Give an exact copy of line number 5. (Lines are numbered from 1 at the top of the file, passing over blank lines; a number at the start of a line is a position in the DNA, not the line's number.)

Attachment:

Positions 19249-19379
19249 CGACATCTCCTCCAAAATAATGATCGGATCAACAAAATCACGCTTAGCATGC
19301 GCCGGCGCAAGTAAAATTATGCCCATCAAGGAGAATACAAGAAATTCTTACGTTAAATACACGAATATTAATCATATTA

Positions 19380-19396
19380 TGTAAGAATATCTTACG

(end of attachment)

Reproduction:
19380 TGTAAGAATATCTTACG